Veterinarian-written / veterinarian-approved articles for your cat.

How to Play With Your Cat- Part One

cat_playFor cats and their humans, interactive play is a “seriously fun” endeavor. It is an important daily activity that enriches your cat’s life.

Why Play with Your Cat?

Interactive playing has many benefits for your cat (and for you):

  • It provides physical and mental exercise.
  • It prevents and relieves boredom.
  • It’s a potent stress reliever.
  • It channels restlessness and is a hedge against destructive behavior.
  • It aids in weight maintenance.
  • It’s a distraction from frightening noises or situations (may help lessen fear).
  • It’s pleasurable.
  • It strengthens the cat-human bond.

General Strategies for Maximum Benefit During Interactive Play with Your Cat

  • Make toys act like prey, to simulate a hunting experience. Prey runs away from a kitty, scampers across the room, occasionally freezes in full-alert mode, and rests from time to time.
  • Make sure your cat has places to hide. Furniture often suffices, but also try adding cardboard boxes and paper bags with the handles snipped off to the playing venue. More hiding places generally means more exciting and fulfilling hunting opportunities. This works in two ways:
    1. Your cat uses structures to remain out of sight. When the unsuspecting prey walks by, kitty springs into action.
    2. The toy (aka the prey) seeks refuge inside, under, or behind furniture or one of the props, such as a box or bag. Kitty waits patiently for his prey to emerge . . .
  • Give your cat a challenge, but let him “win” a lot. If your cat continually swats at a toy but it’s always out of reach, he’ll get frustrated or bored. As you regularly play with your cat, you’ll get to know his “sweet spot” which optimizes the degree of difficulty and frequency of satisfying captures.
  • Try to end the game on a high note—a decisive pounce, possibly followed by some gnawing and clawing. You may want to give your cat a treat reward for a job well done: he caught his prey, now it’s time to eat.
  • If your cat seems bored—or worse, perturbed—end the play session. Try again later, perhaps with a new toy or in a different setting. You want him to have only positive associations with playtime.
  • Match the activity intensity and duration to your cat’s physical condition. If your cat has been a couch potato for a while, is elderly, or has had injuries or illnesses, consult with your veterinarian before starting a play program.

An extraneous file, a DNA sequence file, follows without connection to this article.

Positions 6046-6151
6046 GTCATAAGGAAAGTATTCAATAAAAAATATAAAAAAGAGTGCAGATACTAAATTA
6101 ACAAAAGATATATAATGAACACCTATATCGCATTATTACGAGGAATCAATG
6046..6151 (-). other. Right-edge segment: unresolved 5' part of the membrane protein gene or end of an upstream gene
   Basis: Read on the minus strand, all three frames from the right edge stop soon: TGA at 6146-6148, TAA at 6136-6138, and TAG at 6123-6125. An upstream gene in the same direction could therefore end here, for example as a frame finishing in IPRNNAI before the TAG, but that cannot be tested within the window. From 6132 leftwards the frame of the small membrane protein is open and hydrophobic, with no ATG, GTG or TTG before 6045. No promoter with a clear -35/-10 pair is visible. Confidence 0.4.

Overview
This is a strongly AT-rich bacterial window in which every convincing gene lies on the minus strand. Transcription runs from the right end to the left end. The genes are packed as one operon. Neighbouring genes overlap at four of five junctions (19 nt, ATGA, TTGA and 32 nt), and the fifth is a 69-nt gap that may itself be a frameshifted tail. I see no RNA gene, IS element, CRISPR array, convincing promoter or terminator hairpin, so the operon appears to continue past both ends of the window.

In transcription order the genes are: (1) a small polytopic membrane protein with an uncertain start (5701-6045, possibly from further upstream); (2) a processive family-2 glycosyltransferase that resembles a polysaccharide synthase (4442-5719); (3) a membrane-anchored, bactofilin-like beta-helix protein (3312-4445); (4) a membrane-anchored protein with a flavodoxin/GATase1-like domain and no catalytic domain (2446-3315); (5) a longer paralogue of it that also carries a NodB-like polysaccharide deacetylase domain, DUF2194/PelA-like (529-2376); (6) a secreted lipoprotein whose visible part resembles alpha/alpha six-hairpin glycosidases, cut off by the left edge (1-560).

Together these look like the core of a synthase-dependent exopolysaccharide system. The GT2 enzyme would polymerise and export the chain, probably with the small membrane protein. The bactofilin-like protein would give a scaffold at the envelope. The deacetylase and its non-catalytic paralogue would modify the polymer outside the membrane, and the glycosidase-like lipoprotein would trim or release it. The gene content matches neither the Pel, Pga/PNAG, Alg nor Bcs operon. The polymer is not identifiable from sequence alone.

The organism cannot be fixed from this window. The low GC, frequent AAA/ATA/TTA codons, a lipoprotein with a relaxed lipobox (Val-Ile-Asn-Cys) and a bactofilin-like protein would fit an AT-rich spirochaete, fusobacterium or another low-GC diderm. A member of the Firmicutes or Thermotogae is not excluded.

Safety First:

  • Any toy that has sharp edges or removable parts or filling or that may come apart if your kitty bites and claws it should only be used under adult human supervision. This is doubly important when you use household objects as toys (see next section).
  • String and string-like objects can be dangerous because cats cannot spit out string once they start to swallow it; a simple piece of thread or cord can result in an emergency room visit.
  • When in doubt, don’t leave the toy out; after the play session, store it in a place that’s inaccessible to your cat. Consult with your veterinarian if you’re not sure about the safety of a toy.

The World of Cat Toys

Toys are a central part of cat play. They are most notably stand-ins for prey in the wild—not exact replicas but close enough. They stimulate your cat’s hunting instincts and imagination and provide a tactile target for stalking, pouncing, and destroying.

  • Incorporate a variety of toys into the playtime. Throw toys, wand toys, self-propelled toys, catnip toys, etc. Try toys of various sizes, shapes, and textures, but not necessarily all at the same time.
  • There are marvelous store-bought toys of every type, but also take advantage of the profusion of household items that make great cat toys. For example:
    • Aluminum foil wrapped into a tight ball makes an intriguing chase toy.
    • Twirl a straw on the floor, then glide it down the hall. Kitty may give enthusiastic chase.
    • The belt from a bathrobe becomes a beguiling creature when you drag it along the floor and up the side of furniture.
    • The classic ball of yarn is popular as ever, as long as kitty plays with it under your watchful eye.
  • Cats have been known to eventually get bored with the same old toys, even if they have a million of them. Throw new toys into the mix every now and then, to re-energize play times.
  • Unless your kitty has endless fascination and preference for a specific toy, rotate toys rather than relying on the same one day after day; this keeps play times more fresh and surprising.
  • Besides safety considerations, putting interactive toys away after use is a way to practice “absence makes the heart grow fonder” from a kitty’s perspective.

Good Times to Play with Your Cat

There are no hard and fast rules for the best times to play with your cat, but the following guidelines may help the two of you get the most out of your play sessions.

Consider initiating interactive play:

  • When your cat gives you “I want to play” hints (running around, “chase me” stances, self-playing)
  • When you’ve been out and kitty’s been home alone for a while, to work off have pent-up energy that kitty may have accumulated
  • Just before your bedtime and a midnight snack (for kitty), in hopes that you and he will be on the same sleep schedule for a few hours
  • During stressful periods for your cat, since interactive play is a great way to unwind—for both cats and humans
  • Randomly, for the element of surprise

Learn more: "How to Play With Your Cat- Part Two."

You May Also Like These Articles:

How to Play With Your Cat- Part Two

Interactive Playing with Wand Toys

How to Keep Playtime Fun for Your Cat

Play Aggression in Cats

Clever DIY Cat Toys

Stress in Cats

Cat Weight Loss: How You Can Help Your Cat Lose Weight

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